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The burning questions
We all know that it’s majorly important to protect our skin with an SPF (if we want to avoid sunburn, skin cancers, and stay wrinkle- and pigmentation-free for as long as possible that is!), but just because we know we have to do it, doesn’t mean we understand how SPFs work.
I don’t know about you, but I for one have always wanted to know things like how SPF 15 differs from SPF 30, and what ‘broad-spectrum’ actually means, so we got Olay Scientist, David Khoo, in for a chat to answer all our burning questions…
Bh: How does SPF actually work? And how exactly does SPF 15 differ from SPF 30?
DK: SPF is the ratio of how much UV is required to produce a perceptible redness on skin protected by sunscreen, as compared to unprotected skin.
So in theory, SPF 15 should increase the time it takes before your skin turns red by 15 times, and SPF 30 by thirty times. For example, if it ordinarily takes 10 minutes for your skin to turn red, SPF 15 would extend that to 150 minutes. However, it’s important to realise that SPF doesn’t represent a specific length of time. Rather, it represents a variable duration – the time it takes for skin to turn pink – which depends on individual skin characteristics and intensity of exposure.
An SPF 15 product blocks 93.3% of burning UV rays, while an SPF30 product blocks 96.7% of burning UV rays. Thus, both products provide relatively similar UV protection, but the SPF 15 product will likely have better skin feel, and hence may be more likely to be used more often and at a higher dose per use. Poorly formulated product (those that feel heavy, thick or greasy) is likely a primary reason sunscreen is under-applied.
Bh: What’s the difference between SPF+ as opposed to those that don’t have a ‘plus’?
DK: The plus sign indicates that the sun protection level is higher than the given numeric level. For example, SPF 15+ means that the sun protection level is higher than 15. You also often see SPF 30+, which means the sun protection level could be between 31 and 60, but 30+ is the maximum that can be claimed under Australia’s regulations.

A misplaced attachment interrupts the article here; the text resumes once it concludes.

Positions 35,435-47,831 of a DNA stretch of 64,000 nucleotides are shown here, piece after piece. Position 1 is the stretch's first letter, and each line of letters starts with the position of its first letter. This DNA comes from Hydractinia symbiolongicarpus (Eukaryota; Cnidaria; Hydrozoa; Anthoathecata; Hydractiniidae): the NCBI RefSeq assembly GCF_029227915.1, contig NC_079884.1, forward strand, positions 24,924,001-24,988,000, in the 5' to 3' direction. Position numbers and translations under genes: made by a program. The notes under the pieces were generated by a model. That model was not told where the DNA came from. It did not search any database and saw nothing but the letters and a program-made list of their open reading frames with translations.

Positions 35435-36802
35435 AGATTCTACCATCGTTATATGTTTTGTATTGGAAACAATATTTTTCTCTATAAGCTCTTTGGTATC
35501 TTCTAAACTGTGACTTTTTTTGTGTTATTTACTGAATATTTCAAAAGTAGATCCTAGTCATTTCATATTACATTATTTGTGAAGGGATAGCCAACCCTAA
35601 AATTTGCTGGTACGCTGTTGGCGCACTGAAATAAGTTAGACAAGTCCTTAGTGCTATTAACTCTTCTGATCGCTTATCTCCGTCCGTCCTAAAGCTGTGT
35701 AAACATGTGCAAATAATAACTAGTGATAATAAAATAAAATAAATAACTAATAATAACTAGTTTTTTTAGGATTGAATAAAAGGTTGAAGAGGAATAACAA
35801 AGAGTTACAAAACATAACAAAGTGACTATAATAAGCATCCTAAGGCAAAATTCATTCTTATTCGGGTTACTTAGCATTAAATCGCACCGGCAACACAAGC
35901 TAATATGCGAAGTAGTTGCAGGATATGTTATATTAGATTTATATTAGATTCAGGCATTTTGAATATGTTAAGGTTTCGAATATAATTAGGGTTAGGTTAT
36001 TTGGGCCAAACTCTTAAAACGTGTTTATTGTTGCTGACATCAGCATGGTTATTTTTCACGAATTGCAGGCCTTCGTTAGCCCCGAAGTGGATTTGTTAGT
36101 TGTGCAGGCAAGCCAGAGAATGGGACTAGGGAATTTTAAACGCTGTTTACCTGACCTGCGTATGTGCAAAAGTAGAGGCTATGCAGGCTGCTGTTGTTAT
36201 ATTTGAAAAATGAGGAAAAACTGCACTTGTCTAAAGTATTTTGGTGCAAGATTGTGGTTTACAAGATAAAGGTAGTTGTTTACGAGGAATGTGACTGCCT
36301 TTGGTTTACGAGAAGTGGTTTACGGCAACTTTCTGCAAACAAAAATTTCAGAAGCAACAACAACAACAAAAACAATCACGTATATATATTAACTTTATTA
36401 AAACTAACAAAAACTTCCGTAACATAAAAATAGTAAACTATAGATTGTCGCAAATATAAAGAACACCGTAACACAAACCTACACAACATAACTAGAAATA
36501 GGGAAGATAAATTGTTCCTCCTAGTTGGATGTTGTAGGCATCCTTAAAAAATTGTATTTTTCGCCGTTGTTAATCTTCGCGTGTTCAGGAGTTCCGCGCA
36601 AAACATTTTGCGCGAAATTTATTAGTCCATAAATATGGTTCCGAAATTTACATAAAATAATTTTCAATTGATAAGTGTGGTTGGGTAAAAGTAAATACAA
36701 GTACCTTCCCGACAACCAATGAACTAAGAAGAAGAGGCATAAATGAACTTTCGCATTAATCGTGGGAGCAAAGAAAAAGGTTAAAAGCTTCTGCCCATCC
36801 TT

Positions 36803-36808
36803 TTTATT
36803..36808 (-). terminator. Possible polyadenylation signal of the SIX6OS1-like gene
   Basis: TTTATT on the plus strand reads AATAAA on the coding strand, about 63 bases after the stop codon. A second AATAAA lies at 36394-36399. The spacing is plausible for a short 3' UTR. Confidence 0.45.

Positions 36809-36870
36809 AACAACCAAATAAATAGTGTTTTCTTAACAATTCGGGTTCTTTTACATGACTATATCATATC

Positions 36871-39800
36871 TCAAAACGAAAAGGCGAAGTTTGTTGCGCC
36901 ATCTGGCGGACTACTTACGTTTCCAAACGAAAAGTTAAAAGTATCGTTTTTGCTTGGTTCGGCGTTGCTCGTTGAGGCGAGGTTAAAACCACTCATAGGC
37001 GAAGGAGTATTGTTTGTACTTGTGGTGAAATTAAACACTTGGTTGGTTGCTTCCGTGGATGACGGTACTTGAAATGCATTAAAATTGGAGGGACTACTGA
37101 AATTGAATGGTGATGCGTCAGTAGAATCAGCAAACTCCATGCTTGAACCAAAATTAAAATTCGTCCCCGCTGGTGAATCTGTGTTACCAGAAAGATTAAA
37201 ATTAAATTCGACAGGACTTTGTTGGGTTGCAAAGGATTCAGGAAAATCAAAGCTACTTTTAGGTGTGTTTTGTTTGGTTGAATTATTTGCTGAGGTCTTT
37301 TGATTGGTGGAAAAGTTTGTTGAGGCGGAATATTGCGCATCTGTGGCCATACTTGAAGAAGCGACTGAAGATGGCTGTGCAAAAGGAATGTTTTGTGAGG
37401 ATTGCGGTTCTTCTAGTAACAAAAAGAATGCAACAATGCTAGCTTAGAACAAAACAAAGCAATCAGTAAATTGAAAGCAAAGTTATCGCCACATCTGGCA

Bh: What does the term, ‘broad-spectrum’ really mean? How are broad-spectrum sunscreens different to those that aren’t labelled as such?
DK: Broad-spectrum sunscreens indicate protection against both UVB and UVA rays. Sunscreens are evaluated and classified according to their ability to block mainly UVB rays. For a sunscreen to provide broad-spectrum UVA/UVB protection it generally requires a combination of sunscreen actives within the ingredients.
Bh: Is it true that you can spend longer in the sun before reapplying if you’re using a sunscreen with a higher SPF?
DK: As mentioned before, SPF doesn’t refer to a specific length of time. Because sunscreens can break down or wash off over a period of time, to be safe it’s best to use, at minimum, a broad-spectrum SPF 15 sunscreen, and reapply every 2 hours.
Bh: Why can you get SPF 50 and above overseas, but not in Australia?
DK: Australian standards for sunscreens do not allow, at this point, an SPF claim above 30. However, revision is underway and it looks likely that an SPF claim above 30 will soon be allowed.
Bh: Should you use a specific face sunscreen depending on your skin type/skin concerns?
DK: Some products are dedicated sunscreens, while others are moisturisers that improve overall skin health and also provide sun protection.
The Olay Complete UV Protection Moisture Cream 15 is one example of the latter. It provides up to 24-hour hydration and makes dry sensitive skin less sensitive. It helps promote and maintain healthy looking skin, and calms and relieves dry sensitive skin with extracts of aloe and chamomile. Last but not least, it protects with SPF 15 and antioxidant vitamin E to help prevent premature skin damage.
Bh also recommends: Olay Definity Tone Correcting Anti-Ageing Foaming Moisturiser SPF15 to reduce redness and dark spots; Olay Pro-X Age Repair Lotion with SPF 15 for wrinkle reduction; and Olay Total Effects (Normal Forumula) with UV Protection, for normal/combination skin.
Do you think you look your age, or do you think your skin looks older/younger than it should?